This very early decision of the CNMC in 2015 on market manipulation was followed, starting in October 2018, by a series of decisions from various national regulators, namely the Spanish, French, Danish, German and most recently the UK national regulators, which fined companies for alleged cases of market manipulation. Some of these decisions are under appeal. These cases deal with allegations of transmission capacity withholding, commercially non-rational use of otherwise legitimate trading methods, price setting at artificial levels, exclusion of market participants from trading and placing bids or offers with no intention to execute them, but to buy at a lower or sell at a higher level. National regulators have also decided other cases where prices have been above marginal costs and higher than those of comparable combined cycle plants on the basis of national regulation of the electricity market rather than based on the provisions of REMIT.

In addition to various infringement decisions on market manipulation that have been issued since October 2018, there has also been an increase in action on insider trading. More recently, the Netherlands Authority for Consumers and Markets (ACM) stated that it had conducted a dawn raid at a company active in the electricity sector. Echoing the Danish and the German national regulators, the Director of ACM’s energy department, Remko Bos, made it clear that national energy regulators are making joint efforts in their enforcement activities. Remko Bos was quoted as follows:

“By enforcing compliance with REMIT, we help boost consumer confidence and that of other market participants in the energy market. We do so in cooperation with our fellow European regulators.”

Cooperation between European regulators demonstrated by the rise in policing activities has been assisted by the increased amount of guidance and publications from ACER and national regulators on the topic of REMIT. Recently, ACER published the fourth edition of its Guidance on REMIT (https://documents.acer-remit.eu/wp-content/uploads/20190321 4th-Edition-ACER-Guidance updated- final-published.pdf) and its Guidance on layering and spoofing (https://documents.acer-remit.eu/wp-content/uploads/Guidance-Note Layering-v7.0-Final-published.pdf). The German Federal Network Agency, “BNetzA’” and the German Federal Cartel Authority “BKartA” have published their joint draft guideline on the supervision of antitrust and wholesale energy law abuse in the realm of electricity generation/wholesaling. The object of the document, when finalized, will be to provide market participants with guidance on the permissibility of price peaks in the wholesale market for electricity.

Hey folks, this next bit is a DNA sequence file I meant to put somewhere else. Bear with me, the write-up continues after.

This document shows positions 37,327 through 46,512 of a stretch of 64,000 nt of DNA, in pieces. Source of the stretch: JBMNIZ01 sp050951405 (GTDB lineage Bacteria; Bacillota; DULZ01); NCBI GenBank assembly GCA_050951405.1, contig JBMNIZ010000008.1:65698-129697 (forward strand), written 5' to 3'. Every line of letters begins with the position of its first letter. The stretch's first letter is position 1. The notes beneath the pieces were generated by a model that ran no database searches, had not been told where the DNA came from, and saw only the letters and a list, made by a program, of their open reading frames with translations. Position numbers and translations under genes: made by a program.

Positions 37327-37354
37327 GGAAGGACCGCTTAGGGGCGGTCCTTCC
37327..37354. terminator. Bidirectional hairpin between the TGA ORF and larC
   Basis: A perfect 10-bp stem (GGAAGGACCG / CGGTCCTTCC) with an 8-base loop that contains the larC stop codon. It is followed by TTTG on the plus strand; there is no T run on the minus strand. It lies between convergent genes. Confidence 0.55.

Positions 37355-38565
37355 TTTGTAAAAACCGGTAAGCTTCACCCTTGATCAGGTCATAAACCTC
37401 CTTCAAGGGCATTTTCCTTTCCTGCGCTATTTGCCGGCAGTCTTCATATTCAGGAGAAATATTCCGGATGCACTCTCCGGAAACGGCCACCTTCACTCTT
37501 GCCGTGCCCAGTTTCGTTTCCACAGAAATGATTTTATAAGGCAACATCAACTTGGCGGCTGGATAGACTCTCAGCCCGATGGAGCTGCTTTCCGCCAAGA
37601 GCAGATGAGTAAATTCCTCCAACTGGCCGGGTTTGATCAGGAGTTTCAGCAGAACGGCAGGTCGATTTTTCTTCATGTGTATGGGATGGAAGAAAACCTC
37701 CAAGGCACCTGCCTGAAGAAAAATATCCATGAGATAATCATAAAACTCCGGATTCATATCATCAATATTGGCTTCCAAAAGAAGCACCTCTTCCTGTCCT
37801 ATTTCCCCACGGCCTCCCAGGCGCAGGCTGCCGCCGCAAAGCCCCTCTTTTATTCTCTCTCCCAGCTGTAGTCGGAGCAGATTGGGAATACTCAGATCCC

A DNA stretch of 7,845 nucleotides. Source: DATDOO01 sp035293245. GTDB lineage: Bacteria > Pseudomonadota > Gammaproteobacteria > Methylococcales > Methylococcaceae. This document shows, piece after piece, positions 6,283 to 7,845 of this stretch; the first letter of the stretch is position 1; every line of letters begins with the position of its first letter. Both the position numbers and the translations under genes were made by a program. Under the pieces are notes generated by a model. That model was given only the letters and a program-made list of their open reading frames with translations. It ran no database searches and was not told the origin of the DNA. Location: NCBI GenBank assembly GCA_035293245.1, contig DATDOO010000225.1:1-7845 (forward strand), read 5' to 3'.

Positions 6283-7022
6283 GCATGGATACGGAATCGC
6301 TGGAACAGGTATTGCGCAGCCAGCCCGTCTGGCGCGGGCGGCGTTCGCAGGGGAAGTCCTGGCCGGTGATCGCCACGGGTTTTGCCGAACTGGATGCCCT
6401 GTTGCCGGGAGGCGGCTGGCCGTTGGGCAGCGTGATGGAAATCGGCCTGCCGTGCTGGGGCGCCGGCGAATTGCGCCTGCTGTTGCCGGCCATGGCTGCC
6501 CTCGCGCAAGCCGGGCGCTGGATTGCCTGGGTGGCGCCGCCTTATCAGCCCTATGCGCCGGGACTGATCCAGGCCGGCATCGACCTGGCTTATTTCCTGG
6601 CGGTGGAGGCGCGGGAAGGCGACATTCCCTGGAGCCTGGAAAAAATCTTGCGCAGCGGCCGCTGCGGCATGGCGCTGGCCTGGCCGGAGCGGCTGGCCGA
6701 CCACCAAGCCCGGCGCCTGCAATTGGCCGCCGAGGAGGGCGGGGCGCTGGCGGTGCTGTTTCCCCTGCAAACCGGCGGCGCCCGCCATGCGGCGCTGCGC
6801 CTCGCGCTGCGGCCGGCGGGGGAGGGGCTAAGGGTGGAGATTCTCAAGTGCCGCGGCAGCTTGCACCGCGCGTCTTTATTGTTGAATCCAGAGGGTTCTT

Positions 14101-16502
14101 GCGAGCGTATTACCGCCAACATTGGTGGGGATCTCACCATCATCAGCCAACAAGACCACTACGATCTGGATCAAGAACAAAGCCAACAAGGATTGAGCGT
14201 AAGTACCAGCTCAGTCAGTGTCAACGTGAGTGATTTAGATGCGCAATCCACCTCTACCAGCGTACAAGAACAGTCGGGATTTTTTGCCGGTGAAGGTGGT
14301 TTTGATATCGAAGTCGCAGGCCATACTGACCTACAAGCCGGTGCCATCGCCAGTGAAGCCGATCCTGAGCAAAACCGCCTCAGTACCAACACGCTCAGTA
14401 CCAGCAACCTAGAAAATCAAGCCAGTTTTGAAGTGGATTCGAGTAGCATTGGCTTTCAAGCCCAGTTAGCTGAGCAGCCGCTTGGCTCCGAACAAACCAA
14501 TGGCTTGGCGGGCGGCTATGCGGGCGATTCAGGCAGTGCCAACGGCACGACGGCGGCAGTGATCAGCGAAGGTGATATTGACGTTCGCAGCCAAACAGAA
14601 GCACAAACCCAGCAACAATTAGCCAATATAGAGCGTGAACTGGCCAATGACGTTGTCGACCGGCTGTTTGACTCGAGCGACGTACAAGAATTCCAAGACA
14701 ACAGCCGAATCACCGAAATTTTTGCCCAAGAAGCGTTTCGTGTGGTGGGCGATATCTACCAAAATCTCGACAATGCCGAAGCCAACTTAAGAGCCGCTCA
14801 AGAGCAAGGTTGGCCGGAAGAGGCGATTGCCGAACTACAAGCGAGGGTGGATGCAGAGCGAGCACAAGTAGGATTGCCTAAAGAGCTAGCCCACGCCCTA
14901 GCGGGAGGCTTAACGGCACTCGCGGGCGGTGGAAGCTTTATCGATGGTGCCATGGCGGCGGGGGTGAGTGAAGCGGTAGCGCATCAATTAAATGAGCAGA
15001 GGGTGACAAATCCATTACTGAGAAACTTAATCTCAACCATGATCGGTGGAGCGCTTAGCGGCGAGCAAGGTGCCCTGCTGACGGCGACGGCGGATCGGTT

The series of fines imposed on energy companies for market manipulation, the high number of investigations currently pending, the likelihood that fines may become more substantive once sufficient case law has been established and the chance that cases may even result in serious criminal proceedings, demonstrate the importance of REMIT and other market regulations. To the extent that recent supervisory activities by national regulators and publications from ACER and other regulators show the way forward, it is very much in energy companies’ own interests to reexamine the robustness of their current programs, policies and processes. As in other compliance areas, it is critical to implement and maintain effective and sufficiently resourced programs that support employees taking relevant commercial decisions and ensure decision makers have a thorough understanding of violations in terms of scope, prohibitions and consequences. This will help companies avoid investigations, administrative fines, confiscation of earnings and possibly criminal sanctions, both on a corporate and an individual level, not to mention potential claims for damages brought by other market participants, as regularly seen in cartel cases. In short, companies and their decision makers would be well advised to examine whether their current compliance management systems and processes are still fit for the purposes of REMIT and other market regulations.

More to come.

If you have any question about any of the issues raised in this post, we are happy to assist you. Please contact Dr. Gabriele Haas (mailto: Gabriele.Haas@Dentons.com)